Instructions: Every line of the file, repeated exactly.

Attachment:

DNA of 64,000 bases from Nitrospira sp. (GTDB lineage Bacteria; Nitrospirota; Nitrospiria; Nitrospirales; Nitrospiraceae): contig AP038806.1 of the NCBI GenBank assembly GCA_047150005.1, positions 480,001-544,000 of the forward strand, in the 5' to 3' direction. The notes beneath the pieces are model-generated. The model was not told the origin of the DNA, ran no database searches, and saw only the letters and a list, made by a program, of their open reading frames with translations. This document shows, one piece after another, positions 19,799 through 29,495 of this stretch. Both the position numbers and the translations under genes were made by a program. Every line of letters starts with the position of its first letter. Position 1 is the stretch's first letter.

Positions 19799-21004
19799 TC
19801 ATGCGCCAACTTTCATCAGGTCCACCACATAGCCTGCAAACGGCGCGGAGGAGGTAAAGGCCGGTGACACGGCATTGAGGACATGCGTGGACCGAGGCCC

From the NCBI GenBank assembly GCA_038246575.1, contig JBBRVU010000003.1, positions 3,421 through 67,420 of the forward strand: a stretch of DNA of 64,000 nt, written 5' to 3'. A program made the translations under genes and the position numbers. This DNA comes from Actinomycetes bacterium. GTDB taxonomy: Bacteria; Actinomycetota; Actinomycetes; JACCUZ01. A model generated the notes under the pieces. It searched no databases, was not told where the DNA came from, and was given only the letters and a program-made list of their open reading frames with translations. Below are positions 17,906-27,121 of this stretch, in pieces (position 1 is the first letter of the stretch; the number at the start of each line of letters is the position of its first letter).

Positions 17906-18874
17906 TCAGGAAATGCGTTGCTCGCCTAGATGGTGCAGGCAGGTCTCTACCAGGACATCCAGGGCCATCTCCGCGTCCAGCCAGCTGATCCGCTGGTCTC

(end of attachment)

DNA of 64,000 bases from Nitrospira sp. (GTDB lineage Bacteria; Nitrospirota; Nitrospiria; Nitrospirales; Nitrospiraceae): contig AP038806.1 of the NCBI GenBank assembly GCA_047150005.1, positions 480,001-544,000 of the forward strand, in the 5' to 3' direction. The notes beneath the pieces are model-generated. The model was not told the origin of the DNA, ran no database searches, and saw only the letters and a list, made by a program, of their open reading frames with translations. This document shows, one piece after another, positions 19,799 through 29,495 of this stretch. Both the position numbers and the translations under genes were made by a program. Every line of letters starts with the position of its first letter. Position 1 is the stretch's first letter.

Positions 19799-21004
19799 TC
19801 ATGCGCCAACTTTCATCAGGTCCACCACATAGCCTGCAAACGGCGCGGAGGAGGTAAAGGCCGGTGACACGGCATTGAGGACATGCGTGGACCGAGGCCC

From the NCBI GenBank assembly GCA_038246575.1, contig JBBRVU010000003.1, positions 3,421 through 67,420 of the forward strand: a stretch of DNA of 64,000 nt, written 5' to 3'. A program made the translations under genes and the position numbers. This DNA comes from Actinomycetes bacterium. GTDB taxonomy: Bacteria; Actinomycetota; Actinomycetes; JACCUZ01. A model generated the notes under the pieces. It searched no databases, was not told where the DNA came from, and was given only the letters and a program-made list of their open reading frames with translations. Below are positions 17,906-27,121 of this stretch, in pieces (position 1 is the first letter of the stretch; the number at the start of each line of letters is the position of its first letter).

Positions 17906-18874
17906 TCAGGAAATGCGTTGCTCGCCTAGATGGTGCAGGCAGGTCTCTACCAGGACATCCAGGGCCATCTCCGCGTCCAGCCAGCTGATCCGCTGGTCTC